For the third consecutive month, food prices in June declined, down -1.8% to their lowest level since September 2010. Prices peaked in February 2011 and have declined by more than 15% since then.
There are signs, however, that the decline is beginning to reverse, according the United Nations Food and Agriculture Organization (FAO):
Food commodity prices have started rising again recently, mostly because of adverse weather and this may result in a rebound of the Food Price Index in July.
FAO also lowered its forecast for 2012 world cereal production by more than 23 million tonnes from May, which is likely to result in a smaller build-up of global stocks by the end of seasons in 2013.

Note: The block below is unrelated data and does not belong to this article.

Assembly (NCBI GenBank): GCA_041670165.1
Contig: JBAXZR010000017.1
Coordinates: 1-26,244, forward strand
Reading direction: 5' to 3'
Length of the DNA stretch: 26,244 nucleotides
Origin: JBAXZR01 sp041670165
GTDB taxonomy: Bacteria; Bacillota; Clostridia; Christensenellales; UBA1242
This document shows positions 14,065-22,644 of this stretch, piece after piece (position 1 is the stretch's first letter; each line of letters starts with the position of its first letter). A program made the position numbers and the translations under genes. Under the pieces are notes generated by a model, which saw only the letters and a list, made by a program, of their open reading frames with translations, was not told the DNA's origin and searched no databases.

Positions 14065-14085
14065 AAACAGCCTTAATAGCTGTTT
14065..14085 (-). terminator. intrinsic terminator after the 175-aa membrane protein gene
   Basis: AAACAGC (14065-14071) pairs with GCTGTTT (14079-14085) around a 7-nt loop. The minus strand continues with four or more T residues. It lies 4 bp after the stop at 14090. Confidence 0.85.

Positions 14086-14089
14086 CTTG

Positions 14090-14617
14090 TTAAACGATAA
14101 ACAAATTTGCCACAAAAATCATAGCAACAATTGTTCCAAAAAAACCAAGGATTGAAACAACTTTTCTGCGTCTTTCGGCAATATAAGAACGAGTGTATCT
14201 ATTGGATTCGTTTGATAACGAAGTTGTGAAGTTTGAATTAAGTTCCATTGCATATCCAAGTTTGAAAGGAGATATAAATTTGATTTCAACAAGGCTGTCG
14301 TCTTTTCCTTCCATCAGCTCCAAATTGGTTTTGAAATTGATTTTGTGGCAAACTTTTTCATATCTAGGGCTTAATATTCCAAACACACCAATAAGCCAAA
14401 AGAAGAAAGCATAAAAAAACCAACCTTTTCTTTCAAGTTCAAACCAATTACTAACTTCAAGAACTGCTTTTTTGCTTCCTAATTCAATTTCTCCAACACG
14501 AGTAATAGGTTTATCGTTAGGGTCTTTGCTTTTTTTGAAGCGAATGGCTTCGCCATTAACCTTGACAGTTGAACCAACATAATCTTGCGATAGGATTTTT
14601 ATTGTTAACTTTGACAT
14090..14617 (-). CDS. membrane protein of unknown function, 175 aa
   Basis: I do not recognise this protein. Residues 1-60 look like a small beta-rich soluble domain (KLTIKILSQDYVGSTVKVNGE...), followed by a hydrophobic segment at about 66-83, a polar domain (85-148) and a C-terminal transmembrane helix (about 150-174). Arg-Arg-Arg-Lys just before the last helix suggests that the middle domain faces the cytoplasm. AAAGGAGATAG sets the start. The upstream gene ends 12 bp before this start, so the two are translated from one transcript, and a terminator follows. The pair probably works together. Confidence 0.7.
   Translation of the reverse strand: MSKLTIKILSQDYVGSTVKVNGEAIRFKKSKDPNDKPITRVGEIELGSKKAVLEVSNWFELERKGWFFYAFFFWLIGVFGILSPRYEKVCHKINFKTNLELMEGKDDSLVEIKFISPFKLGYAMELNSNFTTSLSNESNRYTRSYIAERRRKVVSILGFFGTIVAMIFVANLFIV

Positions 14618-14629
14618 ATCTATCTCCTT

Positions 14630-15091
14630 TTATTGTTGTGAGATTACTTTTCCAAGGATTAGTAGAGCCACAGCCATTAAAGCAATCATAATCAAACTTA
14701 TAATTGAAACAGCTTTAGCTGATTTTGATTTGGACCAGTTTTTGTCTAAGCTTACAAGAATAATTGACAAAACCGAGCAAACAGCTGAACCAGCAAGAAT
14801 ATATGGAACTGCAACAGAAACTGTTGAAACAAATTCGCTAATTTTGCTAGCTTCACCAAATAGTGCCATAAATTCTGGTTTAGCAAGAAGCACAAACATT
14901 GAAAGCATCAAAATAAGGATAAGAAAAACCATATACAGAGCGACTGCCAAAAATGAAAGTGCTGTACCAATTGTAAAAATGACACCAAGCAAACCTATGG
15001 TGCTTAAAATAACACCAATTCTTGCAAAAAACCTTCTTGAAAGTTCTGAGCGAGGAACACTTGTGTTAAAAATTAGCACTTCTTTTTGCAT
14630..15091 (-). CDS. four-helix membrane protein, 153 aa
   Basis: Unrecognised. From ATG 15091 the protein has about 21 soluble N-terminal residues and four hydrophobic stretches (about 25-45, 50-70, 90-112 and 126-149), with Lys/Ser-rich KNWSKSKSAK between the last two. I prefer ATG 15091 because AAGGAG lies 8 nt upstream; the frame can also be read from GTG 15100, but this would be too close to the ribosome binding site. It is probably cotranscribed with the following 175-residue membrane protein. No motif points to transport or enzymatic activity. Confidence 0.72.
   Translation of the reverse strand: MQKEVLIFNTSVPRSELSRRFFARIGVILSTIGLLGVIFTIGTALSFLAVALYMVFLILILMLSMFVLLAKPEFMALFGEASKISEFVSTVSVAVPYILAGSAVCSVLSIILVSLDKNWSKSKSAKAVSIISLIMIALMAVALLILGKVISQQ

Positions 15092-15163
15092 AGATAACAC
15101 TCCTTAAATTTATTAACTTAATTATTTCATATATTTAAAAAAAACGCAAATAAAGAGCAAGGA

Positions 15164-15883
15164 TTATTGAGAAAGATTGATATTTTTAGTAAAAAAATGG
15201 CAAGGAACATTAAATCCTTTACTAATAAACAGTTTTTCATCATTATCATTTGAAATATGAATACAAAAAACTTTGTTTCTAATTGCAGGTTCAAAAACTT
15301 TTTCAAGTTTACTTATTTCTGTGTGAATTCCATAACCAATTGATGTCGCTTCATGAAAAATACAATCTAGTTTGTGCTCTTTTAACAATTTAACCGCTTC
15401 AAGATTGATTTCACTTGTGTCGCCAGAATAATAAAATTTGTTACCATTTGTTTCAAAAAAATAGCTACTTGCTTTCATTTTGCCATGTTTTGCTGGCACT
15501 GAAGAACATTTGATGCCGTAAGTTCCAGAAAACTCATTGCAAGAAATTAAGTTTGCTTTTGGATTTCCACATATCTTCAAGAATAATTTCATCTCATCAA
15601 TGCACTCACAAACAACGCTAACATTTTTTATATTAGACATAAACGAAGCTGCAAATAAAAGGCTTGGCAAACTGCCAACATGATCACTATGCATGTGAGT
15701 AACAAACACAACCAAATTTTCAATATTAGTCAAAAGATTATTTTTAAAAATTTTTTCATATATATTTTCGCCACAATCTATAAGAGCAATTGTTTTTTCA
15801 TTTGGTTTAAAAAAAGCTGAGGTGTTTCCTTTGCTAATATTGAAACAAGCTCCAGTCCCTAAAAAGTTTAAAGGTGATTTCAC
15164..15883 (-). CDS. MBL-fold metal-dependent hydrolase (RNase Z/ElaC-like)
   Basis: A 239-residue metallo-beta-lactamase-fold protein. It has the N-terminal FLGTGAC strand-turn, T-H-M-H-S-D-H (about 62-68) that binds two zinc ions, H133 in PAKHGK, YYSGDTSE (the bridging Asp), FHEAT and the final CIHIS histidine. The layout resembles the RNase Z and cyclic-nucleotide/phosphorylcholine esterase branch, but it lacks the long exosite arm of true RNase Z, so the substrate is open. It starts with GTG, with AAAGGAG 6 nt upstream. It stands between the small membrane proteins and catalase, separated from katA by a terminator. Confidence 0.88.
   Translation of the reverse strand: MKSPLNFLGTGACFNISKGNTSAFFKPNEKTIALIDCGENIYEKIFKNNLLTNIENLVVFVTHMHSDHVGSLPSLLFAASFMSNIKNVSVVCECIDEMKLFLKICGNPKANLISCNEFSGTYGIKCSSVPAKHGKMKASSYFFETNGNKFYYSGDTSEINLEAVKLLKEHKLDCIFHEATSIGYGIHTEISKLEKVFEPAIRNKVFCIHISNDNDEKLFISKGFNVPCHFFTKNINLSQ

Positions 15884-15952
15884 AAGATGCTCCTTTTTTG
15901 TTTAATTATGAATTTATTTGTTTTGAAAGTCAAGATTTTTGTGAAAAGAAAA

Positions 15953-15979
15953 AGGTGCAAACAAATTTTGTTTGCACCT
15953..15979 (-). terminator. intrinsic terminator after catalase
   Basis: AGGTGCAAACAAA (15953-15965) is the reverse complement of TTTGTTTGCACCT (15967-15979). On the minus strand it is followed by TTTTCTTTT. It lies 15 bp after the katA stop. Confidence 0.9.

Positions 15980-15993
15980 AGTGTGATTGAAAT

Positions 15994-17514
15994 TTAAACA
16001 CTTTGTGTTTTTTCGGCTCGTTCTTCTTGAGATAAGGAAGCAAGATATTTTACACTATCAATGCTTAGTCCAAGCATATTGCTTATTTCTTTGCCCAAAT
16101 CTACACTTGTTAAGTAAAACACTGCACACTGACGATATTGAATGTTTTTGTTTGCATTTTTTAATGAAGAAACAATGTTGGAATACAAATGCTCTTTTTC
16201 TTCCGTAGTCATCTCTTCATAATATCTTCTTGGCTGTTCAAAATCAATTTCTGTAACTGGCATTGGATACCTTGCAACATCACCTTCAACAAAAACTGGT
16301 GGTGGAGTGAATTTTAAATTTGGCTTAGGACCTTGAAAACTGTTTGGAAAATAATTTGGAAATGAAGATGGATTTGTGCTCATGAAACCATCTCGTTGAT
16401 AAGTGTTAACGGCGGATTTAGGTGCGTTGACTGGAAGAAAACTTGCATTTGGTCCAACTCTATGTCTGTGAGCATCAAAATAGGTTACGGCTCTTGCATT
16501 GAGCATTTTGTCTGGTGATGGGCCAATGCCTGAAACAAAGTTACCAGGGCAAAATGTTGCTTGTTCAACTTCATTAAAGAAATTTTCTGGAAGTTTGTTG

US corn prices continue to increase steadily from their low in early June due to hot, dry weather and declining harvest forecasts. Corn is up about 3.3% this morning at $6.74/bushel and wheat is approaching $8/bushel.
The FAO cut its estimate of this year’s corn harvest by 25 million metric tons to 350 million metric tons (13.8 billion bushels), which is less than the US Department of Agriculture’s most recent estimate of 375.7 million metric tons or 166 bushels/acre. Even that estimate is higher than some recent analysts’ estimates of less than 155 bushels/acre. A recent survey of US corn growers indicated that nearly half (46%) expect yields of 139 bushels/acre or less.
According to the FAO, the overall supply will be “adequate” to meet demand in 2012-2013, “thanks to abundant supplies of rice, a leading food staple, and sufficient exportable supplies of wheat and coarse grains.” Supplies may well remain adequate, but at what price?